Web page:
As a Moderator who has been active and spent several years on the forum, and who knows where all of the bodies are buried, I can understand how difficult it must be for new members to navigate the forum and find things. The forum does have a well-maintained and monitored indexing system (http://www.pizzamaking.com/forum/index.php
) that you might want to study to get the lay of the land, but the sheer amount of information can still be overwhelming, especially as the forum has grown and now records about 3000-4000 new posts a month. A course such as offered by AIB (where Tom Lehmann works) and others helps bring order out of chaos, but at a price. For chaos on this forum, you pay nothing. You have to work for food. All of our members are unpaid volunteers who contribute and help others in need because of their kind and generous nature.
However, to address your question specifically, if I were to create a Pizza101 curriculum, it would have three main parts. First would be a discussion of all of the different ingredients that go into making different kinds of pizzas. This would include flours types/blends, yeast types, and other related ingredients (like salt, sugar and oils/fats) and how and why they are used. Second would be a discussion of pizza gear and apparatus that can be used to make pizza, including dough mixing equipment (I would also include a hand kneading option), the use of baking media such as pizza stones/tiles, pizza screens, disks, pans, etc., peels, cutters, scales, storage containers, useful gadgets, and ovens. Third would be a discussion of the different pizza styles and what goes into them and how best to make them. For actual hands-on pizza making, the students could select a particular style of pizza to make. Absent such a selection, I personally would suggest a basic NY street style pizza.
As an alternative to the above three-part approach, a curriculum could be devised that addresses only a single type or style pizza. For example, a course could be devised to instruct how to make just a NY style pizza, a Chicago deep-dish pizza, an American style pizza, a Neapolitan style pizza, etc. The course of instruction, including ingredients, dough preparation and management, recommended pizza gear, sources, etc., would be targeted to only that style of pizza. This course would be an easier one than the more general and comprehensive three-part curriculum outlined above because of its narrower scope.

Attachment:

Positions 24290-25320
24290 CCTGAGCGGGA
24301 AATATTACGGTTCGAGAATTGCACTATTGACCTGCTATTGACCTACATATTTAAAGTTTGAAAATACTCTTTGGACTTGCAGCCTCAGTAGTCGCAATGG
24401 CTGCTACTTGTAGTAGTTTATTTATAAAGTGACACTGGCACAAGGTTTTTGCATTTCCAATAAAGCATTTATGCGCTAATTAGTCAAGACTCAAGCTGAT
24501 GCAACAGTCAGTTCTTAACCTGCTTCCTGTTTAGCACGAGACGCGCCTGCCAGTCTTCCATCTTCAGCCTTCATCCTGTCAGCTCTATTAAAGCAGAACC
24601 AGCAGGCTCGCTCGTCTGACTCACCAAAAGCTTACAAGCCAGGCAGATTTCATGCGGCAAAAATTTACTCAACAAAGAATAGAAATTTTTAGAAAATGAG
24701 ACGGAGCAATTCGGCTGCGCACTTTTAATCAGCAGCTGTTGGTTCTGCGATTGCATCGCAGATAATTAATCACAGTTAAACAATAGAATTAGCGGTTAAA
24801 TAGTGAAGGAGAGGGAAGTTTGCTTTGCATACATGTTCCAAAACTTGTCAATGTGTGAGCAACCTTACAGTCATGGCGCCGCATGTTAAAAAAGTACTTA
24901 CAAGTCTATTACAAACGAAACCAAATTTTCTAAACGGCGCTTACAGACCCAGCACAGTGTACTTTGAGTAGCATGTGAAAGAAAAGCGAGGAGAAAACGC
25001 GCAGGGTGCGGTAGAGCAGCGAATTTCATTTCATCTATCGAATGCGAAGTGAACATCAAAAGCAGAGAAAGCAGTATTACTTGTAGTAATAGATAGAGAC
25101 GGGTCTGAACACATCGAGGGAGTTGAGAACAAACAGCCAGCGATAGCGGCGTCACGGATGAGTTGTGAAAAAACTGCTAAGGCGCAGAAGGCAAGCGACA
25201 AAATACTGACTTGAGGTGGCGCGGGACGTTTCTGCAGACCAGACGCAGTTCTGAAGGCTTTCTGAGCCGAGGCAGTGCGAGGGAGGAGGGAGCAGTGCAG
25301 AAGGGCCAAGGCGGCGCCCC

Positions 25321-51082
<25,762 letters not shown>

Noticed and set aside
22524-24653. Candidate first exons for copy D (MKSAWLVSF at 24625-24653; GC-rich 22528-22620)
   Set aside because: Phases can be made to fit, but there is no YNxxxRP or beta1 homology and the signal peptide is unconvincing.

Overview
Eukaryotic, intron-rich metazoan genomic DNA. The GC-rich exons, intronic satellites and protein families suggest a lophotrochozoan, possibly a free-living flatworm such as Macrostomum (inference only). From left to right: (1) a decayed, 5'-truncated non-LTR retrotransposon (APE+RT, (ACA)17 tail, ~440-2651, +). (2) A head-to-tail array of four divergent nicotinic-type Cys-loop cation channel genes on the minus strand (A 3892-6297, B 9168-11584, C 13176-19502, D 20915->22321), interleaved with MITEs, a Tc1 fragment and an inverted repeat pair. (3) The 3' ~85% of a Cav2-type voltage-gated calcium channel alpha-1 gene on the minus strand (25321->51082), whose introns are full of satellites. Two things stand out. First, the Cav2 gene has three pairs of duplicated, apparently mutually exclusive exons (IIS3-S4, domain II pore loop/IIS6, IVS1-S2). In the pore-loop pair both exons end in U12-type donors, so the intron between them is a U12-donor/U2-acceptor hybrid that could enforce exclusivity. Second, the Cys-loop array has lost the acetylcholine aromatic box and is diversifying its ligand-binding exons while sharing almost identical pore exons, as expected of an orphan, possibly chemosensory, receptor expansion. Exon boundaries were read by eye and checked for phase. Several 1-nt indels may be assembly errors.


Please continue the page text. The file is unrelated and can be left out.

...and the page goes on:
In your case, for now, I would suggest the following:
1. Study the forum's indexing system to get an overall understanding of the way the indexing system is set up and run. A side benefit of this exercise is that you will also learn better where to enter new posts. This makes my job as a Moderator easier since I don't have to move things around if posted in the wrong place.
2. Learn how to use the forum's search features. There are essentially two such features, an Advanced search feature accessed at http://www.pizzamaking.com/forum/index.php?action=search;advanced
and a Google Custom Search that can be accessed at the bottom of the forum's index page. For a discussion of how best to use the Advanced search feature, see http://www.pizzamaking.com/forum/index.php/topic,3101.msg26282.html#msg26282
. The Advanced search feature will only look for the specific keywords listed, including misspelled words. By contrast, the Google Custom Search tolerates misspelled words and other errors and is broader in the scope of its search. I frequently use both search features, often several times a day.
3. Check out the forum's Pizza Glossary at http://www.pizzamaking.com/pizza_glossary.html
. When I suggest the Pizza Glossary to new members, I usually tell them to read the entire Pizza Glossary at least twice so that the information has a better chance of sinking in.
4. If you are only interested in a particular pizza style, limit your research and study to that one style, using the forum's index and board devoted to that style along with using the aforementioned search features, if needed. You might also check out the stickies to see if they are what you are looking for. For some specific dough recipes, you might also check out the collections set forth at http://www.pizzamaking.com/forum/index.php/topic,8297.0.html
("emergency" dough recipes) and at http://www.pizzamaking.com/forum/index.php/topic,11860.0.html
(New York style dough recipes). For the Lehmann NY style dough recipe, which may well be the most popular recipe on the forum, you might check out the Roadmap at http://www.pizzamaking.com/forum/index.php/topic,1453.0.html
5. Once you are able to enjoy a measure of success with your pizza making, you might explore the forum's dough calculating tools at http://www.pizzamaking.com/dough_tools.html
. You should also check out the tools that one of the forum's members, November, created for the benefit of our members at http://tools.foodsim.com/
6. If none of the above gets you what you are looking for, post what you are looking for on the forum. We have some amazingly talented and knowledgeable members on the forum.